My favorite place in the world in the summertime—outside of my own backyard with a Bloody Mary in hand—is the farmer’s market.
As soon as I grab my little red wagon, (a dozen are generously provided so we can lug around our produce) my blood pressure drops to record lows.
I love the fact that I am buying things that someone thoughtfully cultivated, that my dollars count and that I can see the faces of the people responsible for the food I plan to eat.
I love the dogs roaming around, the general spirit of goodwill and the smell of greens, blue sky (or mineral rain) and peaches that saturates the air.
Most especially, I love getting everything back to my kitchen and laying out the glorious bounty of it on the table.
I put it all away carefully, wiping mushrooms, cutting stems and planning a week’s worth of stewing and roasting as I do it.
Those are the moments when life truly happens.
One of my go-to ways to honor all that abundance is with a simple dish: roasted vegetables with fresh rosemary. It can be eaten hot, room temperature or cold, served as a side, on top a salad or as an amazing sandwich filling.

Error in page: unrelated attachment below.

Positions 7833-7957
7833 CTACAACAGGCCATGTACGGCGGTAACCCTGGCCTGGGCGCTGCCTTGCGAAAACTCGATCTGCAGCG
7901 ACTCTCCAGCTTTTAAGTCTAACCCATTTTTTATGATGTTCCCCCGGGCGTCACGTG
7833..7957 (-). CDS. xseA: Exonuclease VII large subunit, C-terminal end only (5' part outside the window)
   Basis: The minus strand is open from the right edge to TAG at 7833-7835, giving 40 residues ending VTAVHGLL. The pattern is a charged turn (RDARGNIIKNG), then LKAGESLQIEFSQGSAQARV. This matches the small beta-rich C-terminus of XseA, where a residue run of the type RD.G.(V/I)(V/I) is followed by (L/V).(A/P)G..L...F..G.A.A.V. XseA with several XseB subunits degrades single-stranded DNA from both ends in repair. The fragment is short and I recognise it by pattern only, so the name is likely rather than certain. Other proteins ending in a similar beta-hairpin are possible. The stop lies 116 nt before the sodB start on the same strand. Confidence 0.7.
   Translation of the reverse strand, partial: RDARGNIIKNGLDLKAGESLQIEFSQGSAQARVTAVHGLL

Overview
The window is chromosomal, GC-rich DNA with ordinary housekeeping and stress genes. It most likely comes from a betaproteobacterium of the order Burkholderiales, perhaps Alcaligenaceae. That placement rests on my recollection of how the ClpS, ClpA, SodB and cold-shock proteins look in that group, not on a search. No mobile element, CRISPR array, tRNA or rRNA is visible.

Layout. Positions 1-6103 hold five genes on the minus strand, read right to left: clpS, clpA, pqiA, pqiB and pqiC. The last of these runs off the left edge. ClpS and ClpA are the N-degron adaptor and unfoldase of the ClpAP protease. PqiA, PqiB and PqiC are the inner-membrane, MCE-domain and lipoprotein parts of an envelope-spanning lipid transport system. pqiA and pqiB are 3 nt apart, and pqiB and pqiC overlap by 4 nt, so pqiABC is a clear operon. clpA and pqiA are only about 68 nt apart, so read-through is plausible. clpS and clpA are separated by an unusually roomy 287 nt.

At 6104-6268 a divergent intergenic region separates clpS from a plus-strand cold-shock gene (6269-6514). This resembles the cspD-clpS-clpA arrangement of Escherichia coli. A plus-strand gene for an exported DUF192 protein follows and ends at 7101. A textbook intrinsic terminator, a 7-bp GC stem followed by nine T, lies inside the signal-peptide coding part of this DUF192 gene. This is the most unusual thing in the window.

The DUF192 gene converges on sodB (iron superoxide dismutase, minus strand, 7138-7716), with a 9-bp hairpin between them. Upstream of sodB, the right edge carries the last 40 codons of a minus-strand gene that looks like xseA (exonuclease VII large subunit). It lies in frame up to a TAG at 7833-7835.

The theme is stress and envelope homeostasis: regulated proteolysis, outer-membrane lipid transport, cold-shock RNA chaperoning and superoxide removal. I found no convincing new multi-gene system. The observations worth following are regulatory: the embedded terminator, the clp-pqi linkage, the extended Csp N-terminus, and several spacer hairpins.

Colorful, easy and healthy, this wonderful recipe will also fill your home with mouth watering fragrance as it cooks.
Make a double batch—you’ll definitely want leftovers.
Roasted Summer Vegetables with Fresh Rosemary
(Serves 4 to 6)
You will need:
1 yellow squash
1/2 red onion
2 red bell peppers
2-3 heaping cups mushrooms, any kind
Cut all veggies into bite sized pieces and toss onto a large baking sheet.
5 cloves garlic, chopped
2-3 tbsp live oil
2 tbsp chopped fresh rosemary (or substitute 1 tbsp dried rosemary)
Sea salt and fresh cracked pepper to taste (I use lots of both)
Mix all ingredients together with your hands, thoroughly massaging the oil into everything. Spread out veggies into an even layer on the pan.
Cook for 20-25 minutes in a 400 degree oven (or until the edges of some of the veggies turn brown), mixing once halfway through.
Serve with a drizzle of balsamic vinegar and maybe some fresh chopped basil to fancy it up.
Author: Erica Leibrandt
Editor: Toby Israel